Sunday, April 3, 2011

SlutWalk Toronto 2011

Where to start on this demonstration?

Well, first, it all got started because the chief of police of the Toronto force told a class of students at York University (where sexual assaults are sadly frequent), that "women should avoid dressing like sluts in order not to be victimized."

Women who have been sexually assaulted were quick to call extreme bullshit on this comment, and the police were quick to issue an apology, but that's not good enough.  It's not good enough because the chief was expressing a view that the police in this city actually believe is true, and that's the problem that needs to be addressed.  So SlutWalk was born to show the police and anyone else watching that saying that a woman could prevent sexual assault by dressing differently is a myth - rape is not about sex or sexual attraction, it's about power and violence.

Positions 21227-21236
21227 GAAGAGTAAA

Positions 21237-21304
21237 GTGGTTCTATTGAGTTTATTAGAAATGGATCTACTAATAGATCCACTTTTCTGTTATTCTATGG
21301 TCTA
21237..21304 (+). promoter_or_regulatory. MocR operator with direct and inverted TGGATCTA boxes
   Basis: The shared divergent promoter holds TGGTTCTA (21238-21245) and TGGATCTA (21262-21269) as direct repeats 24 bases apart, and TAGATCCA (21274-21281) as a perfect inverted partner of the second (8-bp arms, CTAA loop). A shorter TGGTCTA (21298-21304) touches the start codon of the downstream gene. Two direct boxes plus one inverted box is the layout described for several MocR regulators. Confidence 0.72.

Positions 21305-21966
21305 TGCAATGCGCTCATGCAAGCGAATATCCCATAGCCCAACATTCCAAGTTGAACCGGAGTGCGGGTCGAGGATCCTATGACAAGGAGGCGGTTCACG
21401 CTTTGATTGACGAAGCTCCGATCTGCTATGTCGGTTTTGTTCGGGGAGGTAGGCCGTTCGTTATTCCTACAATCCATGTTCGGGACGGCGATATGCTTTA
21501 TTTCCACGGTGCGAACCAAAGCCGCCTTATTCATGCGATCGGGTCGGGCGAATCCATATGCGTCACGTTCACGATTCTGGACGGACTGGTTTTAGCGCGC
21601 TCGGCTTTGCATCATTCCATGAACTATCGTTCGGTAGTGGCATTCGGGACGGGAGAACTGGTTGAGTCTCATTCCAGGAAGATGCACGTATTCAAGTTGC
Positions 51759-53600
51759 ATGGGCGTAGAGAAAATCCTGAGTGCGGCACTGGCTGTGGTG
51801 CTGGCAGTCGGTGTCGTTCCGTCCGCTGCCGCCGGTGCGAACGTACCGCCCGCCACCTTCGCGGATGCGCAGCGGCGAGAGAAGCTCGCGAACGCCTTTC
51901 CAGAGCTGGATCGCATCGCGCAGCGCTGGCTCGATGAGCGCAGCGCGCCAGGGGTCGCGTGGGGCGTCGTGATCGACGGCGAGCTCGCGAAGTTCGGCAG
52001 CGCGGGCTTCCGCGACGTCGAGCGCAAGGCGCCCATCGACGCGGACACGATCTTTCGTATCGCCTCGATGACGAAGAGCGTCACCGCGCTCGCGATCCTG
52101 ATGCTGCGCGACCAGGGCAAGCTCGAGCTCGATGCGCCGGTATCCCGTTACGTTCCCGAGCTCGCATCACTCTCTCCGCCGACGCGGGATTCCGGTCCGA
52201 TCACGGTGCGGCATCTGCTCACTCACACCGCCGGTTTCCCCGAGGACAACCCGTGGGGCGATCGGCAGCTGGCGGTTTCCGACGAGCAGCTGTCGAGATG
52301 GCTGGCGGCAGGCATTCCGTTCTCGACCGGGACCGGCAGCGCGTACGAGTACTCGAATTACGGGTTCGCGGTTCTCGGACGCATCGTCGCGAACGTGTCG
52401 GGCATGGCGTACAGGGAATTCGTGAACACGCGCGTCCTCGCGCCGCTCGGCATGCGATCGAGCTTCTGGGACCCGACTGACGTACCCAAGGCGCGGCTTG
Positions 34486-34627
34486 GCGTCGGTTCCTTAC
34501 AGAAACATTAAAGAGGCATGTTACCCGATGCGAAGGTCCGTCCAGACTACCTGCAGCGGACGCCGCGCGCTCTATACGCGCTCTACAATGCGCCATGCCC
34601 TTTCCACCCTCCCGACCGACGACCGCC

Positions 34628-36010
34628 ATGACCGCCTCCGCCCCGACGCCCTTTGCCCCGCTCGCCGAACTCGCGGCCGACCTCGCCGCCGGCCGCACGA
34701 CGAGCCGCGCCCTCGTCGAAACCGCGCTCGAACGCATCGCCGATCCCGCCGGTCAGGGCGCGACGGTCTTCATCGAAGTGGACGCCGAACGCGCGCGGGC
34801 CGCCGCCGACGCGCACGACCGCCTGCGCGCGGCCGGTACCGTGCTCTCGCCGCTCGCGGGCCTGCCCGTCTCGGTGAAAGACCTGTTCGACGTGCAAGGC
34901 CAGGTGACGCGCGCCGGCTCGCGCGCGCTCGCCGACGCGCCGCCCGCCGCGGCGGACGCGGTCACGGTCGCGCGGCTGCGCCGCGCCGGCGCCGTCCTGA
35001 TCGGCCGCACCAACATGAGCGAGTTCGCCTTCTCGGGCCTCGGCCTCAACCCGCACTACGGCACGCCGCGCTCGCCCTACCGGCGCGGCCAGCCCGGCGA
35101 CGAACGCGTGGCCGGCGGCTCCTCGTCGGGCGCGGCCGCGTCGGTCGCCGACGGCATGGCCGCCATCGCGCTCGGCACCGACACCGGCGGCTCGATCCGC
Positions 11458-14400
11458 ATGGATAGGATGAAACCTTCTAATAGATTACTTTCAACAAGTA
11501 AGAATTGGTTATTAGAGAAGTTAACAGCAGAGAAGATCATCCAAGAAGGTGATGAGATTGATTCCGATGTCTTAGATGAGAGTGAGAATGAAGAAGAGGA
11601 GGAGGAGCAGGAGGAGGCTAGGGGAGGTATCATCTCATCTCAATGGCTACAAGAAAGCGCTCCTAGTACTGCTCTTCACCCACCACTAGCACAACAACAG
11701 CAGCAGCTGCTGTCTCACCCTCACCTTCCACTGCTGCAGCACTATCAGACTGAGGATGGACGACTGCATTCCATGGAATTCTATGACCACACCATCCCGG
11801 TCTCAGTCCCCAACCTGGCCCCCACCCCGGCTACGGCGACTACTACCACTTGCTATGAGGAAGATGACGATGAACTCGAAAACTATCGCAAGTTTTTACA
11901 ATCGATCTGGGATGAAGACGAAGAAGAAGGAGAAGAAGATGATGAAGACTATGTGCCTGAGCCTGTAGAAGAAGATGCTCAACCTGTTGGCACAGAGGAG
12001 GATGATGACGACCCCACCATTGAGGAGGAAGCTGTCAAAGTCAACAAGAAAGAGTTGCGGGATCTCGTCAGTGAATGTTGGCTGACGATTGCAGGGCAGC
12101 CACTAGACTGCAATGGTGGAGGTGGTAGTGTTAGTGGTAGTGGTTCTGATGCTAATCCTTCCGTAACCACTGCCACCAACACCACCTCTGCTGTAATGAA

Exhibit A
Was it a slutty snowsuit, because you know how suggestive
those low-cut parkas can be
There were a number of speeches after everyone marched over to police headquarters, including by Jane Doe, who successfully won a lawsuit against the police on gender discrimination after being raped in 1986, and who still has a publication ban on her name and image.  A woman from the rape crisis centre also spoke, and both of them said things that were so infuriating it made the rage swell up inside.  For example, the woman from the rape crisis centre said that one woman who turned to them for support went to the police first, but they told her that they would not press charges against her rapist because she had let him into her apartment.  This flies in the face of the knowledge we have that around 80% of rape victims are attacked by men that they know.  WHAT THE FUCK, OFFICERS?  I shouted SHAME at the top of my lungs.

Exhibit B
Were they slutty jeans?  It might be your fault.
It was really uplifting to see the diversity of the crowd there today.  There were men, women, children, older people, people of different races, transgendered folk, and queer people.  Everyone was together against sexual violence.  Everyone can be the victim of sexual violence, and it was encouraging to see that there were so many people out to take back the word 'slut' and shout to the police that the victim of sexual assault is never, ever, to blame.

No comments:

Post a Comment